Food Safety During a Power Outage—How Long is the Food in Your Refrigerator and Freezer Safe?
The time a refrigerator will stay cold when power is lost depends on the brand and model and the condition of the door seals. Time can vary from 2-6 hours without opening the doors. After the power goes out, think of your refrigerator as a large picnic cooler. Blocks of ice help keep the inside cool. How long the ice lasts depends on a number of factors.
Food in the freezer will keep much longer, especially if the freezer is more than half full. You need to be aware of how long the power has been out.
The food in your refrigerator or freezer may look safe or smell safe even after is has become dangerous to eat or handle.
Safe Food Temperatures
According to the FDA (Food and Drug Administration,) maintaining perishable food at temperatures below 40º Fahrenheit is an important food safety rule. When food temperatures exceed 40º, bacteria present in the food begins to grow more quickly. Unsafe food may not look, smell, or taste bad, but the bacteria growing in it could make your family sick. Food-born illness isn’t always just an upset stomach and it may have serious consequences. Unsafe food makes up to 48 million Americans sick every year, including the hospitalization of 120,000 people and the deaths of 3,000 more.
- Salmonella is responsible for millions of food poisoning cases every year and is the leading cause of foodborne deaths.
- E. coli bacteria can cause serious and sometimes deadly infections. Cases range from 20,000 to 40,000 annually.
- Clostridium botulinum produces a deadly toxin that causes botulism. Symptoms include muscle paralysis including loss of the ability to breath. 5-10% of cases result in death.
- Other foodborne illnesses create severe health problems.
While the FDA recommends storing perishable food at temperatures below 40 degrees, how long does it take before food becomes unsafe?
The safe time limit for perishable foods after the surrounding ambient temperature rises above 40 degrees (and less than 90 degrees) is two hours. This applies to perishable groceries, leftovers, restaurant carry-out or doggie bags, and food in a refrigerator. If you have an average refrigerator, you can probably count on it to maintain a safe temperature for about four hours—if you don’t open the refrigerator door. For an additional two hours, your food remains safe if you’re able to cool it back down below 40 degrees.
Food that was frozen remains safe at temperatures above 40 degrees as long as there are ice crystals. Once those are gone, the two-hour clock starts ticking.
Cut your “Safe Time” in half if the ambient temperature is 90-degrees Fahrenheit or higher.
40 degrees is the maximum (highest) temperature at which you should store perishables, but what does that mean once the power goes out if the temperature is already at 40 degrees? Ideally, you should set your refrigerator to a setting that holds the temperature closer to 35 degrees on the top shelf. That bottom shelf in the back is probably two or three degrees colder—ideal for meats, poultry, and seafood.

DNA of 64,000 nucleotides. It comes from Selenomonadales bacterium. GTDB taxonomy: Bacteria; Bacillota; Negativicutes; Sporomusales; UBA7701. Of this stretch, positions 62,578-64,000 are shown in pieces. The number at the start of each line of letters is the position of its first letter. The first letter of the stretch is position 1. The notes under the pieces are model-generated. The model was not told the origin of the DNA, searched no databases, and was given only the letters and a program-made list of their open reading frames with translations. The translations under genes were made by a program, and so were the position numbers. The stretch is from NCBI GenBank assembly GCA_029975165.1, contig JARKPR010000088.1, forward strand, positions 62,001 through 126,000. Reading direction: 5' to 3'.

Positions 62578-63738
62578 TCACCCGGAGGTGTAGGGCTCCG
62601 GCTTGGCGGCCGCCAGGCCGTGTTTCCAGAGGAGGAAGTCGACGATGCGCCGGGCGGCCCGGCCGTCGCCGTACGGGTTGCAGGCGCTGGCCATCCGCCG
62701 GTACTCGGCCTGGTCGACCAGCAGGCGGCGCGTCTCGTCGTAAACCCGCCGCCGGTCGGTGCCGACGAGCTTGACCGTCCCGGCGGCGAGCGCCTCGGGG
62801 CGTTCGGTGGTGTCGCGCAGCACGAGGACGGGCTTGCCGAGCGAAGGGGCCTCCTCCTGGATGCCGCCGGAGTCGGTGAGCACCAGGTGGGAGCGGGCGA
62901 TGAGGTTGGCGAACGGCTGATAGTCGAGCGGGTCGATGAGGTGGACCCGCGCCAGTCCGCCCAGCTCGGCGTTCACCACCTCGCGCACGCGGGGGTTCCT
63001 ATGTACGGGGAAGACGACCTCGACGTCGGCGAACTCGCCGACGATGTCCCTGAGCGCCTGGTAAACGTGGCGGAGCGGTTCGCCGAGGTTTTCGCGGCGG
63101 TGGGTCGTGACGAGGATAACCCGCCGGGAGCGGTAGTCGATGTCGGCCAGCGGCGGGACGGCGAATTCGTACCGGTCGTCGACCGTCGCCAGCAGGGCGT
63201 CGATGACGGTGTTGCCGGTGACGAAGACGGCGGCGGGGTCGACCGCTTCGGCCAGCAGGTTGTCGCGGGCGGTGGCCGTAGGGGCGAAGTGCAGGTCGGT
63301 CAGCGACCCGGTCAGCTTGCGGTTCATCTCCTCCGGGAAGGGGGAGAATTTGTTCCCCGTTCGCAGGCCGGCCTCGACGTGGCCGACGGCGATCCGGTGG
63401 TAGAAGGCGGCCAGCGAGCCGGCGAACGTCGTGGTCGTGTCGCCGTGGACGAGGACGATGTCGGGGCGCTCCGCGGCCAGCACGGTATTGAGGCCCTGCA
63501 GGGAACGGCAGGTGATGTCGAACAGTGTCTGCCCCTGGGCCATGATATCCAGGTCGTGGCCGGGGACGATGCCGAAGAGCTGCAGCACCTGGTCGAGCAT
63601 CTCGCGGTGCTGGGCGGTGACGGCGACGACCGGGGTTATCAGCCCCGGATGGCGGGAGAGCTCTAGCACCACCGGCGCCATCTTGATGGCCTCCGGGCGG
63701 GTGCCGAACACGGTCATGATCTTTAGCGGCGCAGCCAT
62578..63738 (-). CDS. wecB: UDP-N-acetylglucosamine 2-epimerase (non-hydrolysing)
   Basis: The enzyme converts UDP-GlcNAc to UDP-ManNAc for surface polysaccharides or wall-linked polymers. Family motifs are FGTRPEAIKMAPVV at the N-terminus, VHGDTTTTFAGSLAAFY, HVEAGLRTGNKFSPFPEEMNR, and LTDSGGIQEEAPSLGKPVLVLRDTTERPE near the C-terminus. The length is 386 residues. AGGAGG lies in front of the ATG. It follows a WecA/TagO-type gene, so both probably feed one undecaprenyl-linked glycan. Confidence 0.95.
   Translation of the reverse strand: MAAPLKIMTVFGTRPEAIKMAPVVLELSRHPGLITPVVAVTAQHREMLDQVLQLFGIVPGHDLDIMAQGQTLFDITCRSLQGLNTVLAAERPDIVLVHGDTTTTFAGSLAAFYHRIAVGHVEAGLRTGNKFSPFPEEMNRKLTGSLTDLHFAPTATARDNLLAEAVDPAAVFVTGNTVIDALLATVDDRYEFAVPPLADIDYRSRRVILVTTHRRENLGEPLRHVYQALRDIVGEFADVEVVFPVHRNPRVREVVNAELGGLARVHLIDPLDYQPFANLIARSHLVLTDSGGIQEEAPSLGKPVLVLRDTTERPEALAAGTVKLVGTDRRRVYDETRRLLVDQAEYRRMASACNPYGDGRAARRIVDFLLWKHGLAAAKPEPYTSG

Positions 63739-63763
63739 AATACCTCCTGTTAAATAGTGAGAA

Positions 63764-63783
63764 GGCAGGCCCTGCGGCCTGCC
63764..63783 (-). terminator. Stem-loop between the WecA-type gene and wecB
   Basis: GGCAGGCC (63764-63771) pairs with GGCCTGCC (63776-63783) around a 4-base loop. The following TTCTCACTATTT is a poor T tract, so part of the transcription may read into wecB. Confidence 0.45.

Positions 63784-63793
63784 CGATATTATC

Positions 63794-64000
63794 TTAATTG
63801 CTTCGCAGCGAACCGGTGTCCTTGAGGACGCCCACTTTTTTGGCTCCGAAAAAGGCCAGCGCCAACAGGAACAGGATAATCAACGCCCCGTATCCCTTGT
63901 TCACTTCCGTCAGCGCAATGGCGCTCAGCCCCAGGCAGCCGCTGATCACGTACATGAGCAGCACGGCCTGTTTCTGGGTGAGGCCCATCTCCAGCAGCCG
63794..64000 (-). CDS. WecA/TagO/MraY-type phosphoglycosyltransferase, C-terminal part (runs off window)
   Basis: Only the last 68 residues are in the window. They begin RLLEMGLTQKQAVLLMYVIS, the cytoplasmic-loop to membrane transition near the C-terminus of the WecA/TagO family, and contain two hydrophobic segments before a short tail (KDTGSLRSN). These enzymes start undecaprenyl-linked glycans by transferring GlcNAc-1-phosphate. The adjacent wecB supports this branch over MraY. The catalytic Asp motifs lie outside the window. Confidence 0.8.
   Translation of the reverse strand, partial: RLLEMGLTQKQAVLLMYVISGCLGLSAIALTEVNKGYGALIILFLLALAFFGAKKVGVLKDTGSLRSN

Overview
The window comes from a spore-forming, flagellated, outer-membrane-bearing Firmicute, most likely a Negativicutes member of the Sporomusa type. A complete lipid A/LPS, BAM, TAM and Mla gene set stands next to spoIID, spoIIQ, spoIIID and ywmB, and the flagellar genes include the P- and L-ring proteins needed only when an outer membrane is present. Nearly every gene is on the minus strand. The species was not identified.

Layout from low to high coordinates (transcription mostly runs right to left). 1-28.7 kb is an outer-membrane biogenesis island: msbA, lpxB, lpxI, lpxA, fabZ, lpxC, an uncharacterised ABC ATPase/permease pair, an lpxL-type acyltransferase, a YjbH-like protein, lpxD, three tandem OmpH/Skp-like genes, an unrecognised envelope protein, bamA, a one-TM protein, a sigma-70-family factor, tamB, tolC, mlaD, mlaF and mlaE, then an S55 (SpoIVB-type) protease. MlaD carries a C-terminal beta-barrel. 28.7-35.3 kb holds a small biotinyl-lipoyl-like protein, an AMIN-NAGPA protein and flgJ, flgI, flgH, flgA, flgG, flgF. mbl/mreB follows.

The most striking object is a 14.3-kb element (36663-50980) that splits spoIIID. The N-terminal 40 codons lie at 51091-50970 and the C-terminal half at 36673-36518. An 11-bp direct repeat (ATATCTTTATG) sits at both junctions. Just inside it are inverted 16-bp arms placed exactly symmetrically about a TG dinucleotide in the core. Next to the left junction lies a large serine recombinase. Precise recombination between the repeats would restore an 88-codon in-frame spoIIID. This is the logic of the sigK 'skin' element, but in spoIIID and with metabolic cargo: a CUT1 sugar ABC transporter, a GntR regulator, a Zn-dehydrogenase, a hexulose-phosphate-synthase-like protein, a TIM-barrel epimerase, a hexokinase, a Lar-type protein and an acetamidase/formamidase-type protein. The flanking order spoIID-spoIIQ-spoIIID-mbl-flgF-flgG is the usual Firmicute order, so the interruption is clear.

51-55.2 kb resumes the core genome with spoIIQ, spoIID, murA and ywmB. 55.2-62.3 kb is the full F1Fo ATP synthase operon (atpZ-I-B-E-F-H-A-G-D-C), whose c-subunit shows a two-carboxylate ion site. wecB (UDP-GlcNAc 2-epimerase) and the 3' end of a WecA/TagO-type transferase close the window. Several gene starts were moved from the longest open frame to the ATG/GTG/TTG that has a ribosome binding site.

Food Safety Rules for Power Outages
Use a thermometer in both your refrigerator and freezer. The least expensive start at around $3.00 and hang from a shelf. External digital models ($10 – $20) with an alarm allow you to view the temperature without opening the door. A probe inside the refrigerator connects to the display on the door or side. Wireless units ($20 – $40) eliminate the probe wires.
Spilled meat juices that are not cleaned up become a source of Listeria, an oft-cited cause of food product recalls from large food processing plants. Listeria is a dangerous bacterium that can multiply at temperatures below 40 degrees. Clean up spills immediately and wash the inside of your refrigerator often.
When in doubt—throw is out. Don’t take chances. If you’re not sure how long the food was above 40 degrees, disposal is the only safe option.
An analog clock (the kind with hands) that plugs into the wall outlet is very useful for determining how long the power was out. Simply subtract the current time with the time on the clock and that is how long the power was out. More than six hours? Count on tossing everything perishable in the refrigerator.
Backup Power Options
According to FEMA, the Federal Emergency Management Agency, a backup source of electrical power is an essential part of every disaster preparedness plan. There are two options for backup power: Automatic and virtually worry free or manual and requiring continuous attention.
Automatic Standby Generators for Home provide the security and peace of mind that no matter what the cause or when it happens, your home and appliances receive the power they need to continue operating with barely a pause. Within seconds after utility power is lost, they start and run automatically and switch the house onto standby generator power. A backup generator is the most reliable source of power during an outage and won’t require refueling every few hours.
Portable Generators for Emergency Power offer a wide range of options where home backup generators are not an option. They range in capacity size from minimal and capable of powering one or two appliances, to large and offering enough power to handle one or two central air conditioners in addition to the rest of the household load. For hardwired appliances such as AC and Furnace, they require connection through a manual transfer switch.
Portables require regular refueling and won’t start automatically if you’re not home. If you need them in the middle of the night, you’ll have to go outside and set them up, run your extension cords, and start them—quite possibly in the middle of a storm.
Standby generators run off your natural gas or propane supply. You won’t have to go outside and with remote monitoring, a glance at your smart phone will assure you they are running smoothly without any trouble.